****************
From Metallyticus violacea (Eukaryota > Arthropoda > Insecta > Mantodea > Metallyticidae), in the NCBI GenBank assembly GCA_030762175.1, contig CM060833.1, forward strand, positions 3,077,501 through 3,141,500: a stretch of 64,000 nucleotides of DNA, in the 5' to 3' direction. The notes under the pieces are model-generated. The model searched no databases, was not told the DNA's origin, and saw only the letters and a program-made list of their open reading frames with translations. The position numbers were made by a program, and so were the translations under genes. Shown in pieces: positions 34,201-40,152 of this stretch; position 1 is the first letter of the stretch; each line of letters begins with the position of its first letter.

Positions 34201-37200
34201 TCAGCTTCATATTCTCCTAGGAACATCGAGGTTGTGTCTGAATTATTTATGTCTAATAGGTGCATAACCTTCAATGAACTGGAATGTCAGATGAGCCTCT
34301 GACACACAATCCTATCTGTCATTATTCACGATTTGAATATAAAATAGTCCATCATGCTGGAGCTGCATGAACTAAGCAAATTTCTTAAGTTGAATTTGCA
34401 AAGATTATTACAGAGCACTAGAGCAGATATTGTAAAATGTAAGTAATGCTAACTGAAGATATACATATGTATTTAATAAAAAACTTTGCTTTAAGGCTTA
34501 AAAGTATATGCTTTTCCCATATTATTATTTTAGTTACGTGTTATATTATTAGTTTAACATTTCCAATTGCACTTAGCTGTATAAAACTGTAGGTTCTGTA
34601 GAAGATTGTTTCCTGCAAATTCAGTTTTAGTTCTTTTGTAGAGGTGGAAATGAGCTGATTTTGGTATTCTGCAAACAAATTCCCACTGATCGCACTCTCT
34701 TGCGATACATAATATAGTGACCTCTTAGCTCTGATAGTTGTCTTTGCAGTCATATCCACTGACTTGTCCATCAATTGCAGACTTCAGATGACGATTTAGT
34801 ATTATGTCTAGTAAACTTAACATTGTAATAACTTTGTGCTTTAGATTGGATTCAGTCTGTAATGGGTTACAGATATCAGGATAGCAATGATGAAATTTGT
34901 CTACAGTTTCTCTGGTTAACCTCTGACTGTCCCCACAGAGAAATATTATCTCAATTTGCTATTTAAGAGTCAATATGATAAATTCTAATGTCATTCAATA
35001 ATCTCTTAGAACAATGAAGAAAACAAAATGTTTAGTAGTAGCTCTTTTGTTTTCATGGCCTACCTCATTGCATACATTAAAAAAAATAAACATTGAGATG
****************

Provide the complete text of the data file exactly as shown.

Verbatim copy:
From Metallyticus violacea (Eukaryota > Arthropoda > Insecta > Mantodea > Metallyticidae), in the NCBI GenBank assembly GCA_030762175.1, contig CM060833.1, forward strand, positions 3,077,501 through 3,141,500: a stretch of 64,000 nucleotides of DNA, in the 5' to 3' direction. The notes under the pieces are model-generated. The model searched no databases, was not told the DNA's origin, and saw only the letters and a program-made list of their open reading frames with translations. The position numbers were made by a program, and so were the translations under genes. Shown in pieces: positions 34,201-40,152 of this stretch; position 1 is the first letter of the stretch; each line of letters begins with the position of its first letter.

Positions 34201-37200
34201 TCAGCTTCATATTCTCCTAGGAACATCGAGGTTGTGTCTGAATTATTTATGTCTAATAGGTGCATAACCTTCAATGAACTGGAATGTCAGATGAGCCTCT
34301 GACACACAATCCTATCTGTCATTATTCACGATTTGAATATAAAATAGTCCATCATGCTGGAGCTGCATGAACTAAGCAAATTTCTTAAGTTGAATTTGCA
34401 AAGATTATTACAGAGCACTAGAGCAGATATTGTAAAATGTAAGTAATGCTAACTGAAGATATACATATGTATTTAATAAAAAACTTTGCTTTAAGGCTTA
34501 AAAGTATATGCTTTTCCCATATTATTATTTTAGTTACGTGTTATATTATTAGTTTAACATTTCCAATTGCACTTAGCTGTATAAAACTGTAGGTTCTGTA
34601 GAAGATTGTTTCCTGCAAATTCAGTTTTAGTTCTTTTGTAGAGGTGGAAATGAGCTGATTTTGGTATTCTGCAAACAAATTCCCACTGATCGCACTCTCT
34701 TGCGATACATAATATAGTGACCTCTTAGCTCTGATAGTTGTCTTTGCAGTCATATCCACTGACTTGTCCATCAATTGCAGACTTCAGATGACGATTTAGT
34801 ATTATGTCTAGTAAACTTAACATTGTAATAACTTTGTGCTTTAGATTGGATTCAGTCTGTAATGGGTTACAGATATCAGGATAGCAATGATGAAATTTGT
34901 CTACAGTTTCTCTGGTTAACCTCTGACTGTCCCCACAGAGAAATATTATCTCAATTTGCTATTTAAGAGTCAATATGATAAATTCTAATGTCATTCAATA
35001 ATCTCTTAGAACAATGAAGAAAACAAAATGTTTAGTAGTAGCTCTTTTGTTTTCATGGCCTACCTCATTGCATACATTAAAAAAAATAAACATTGAGATG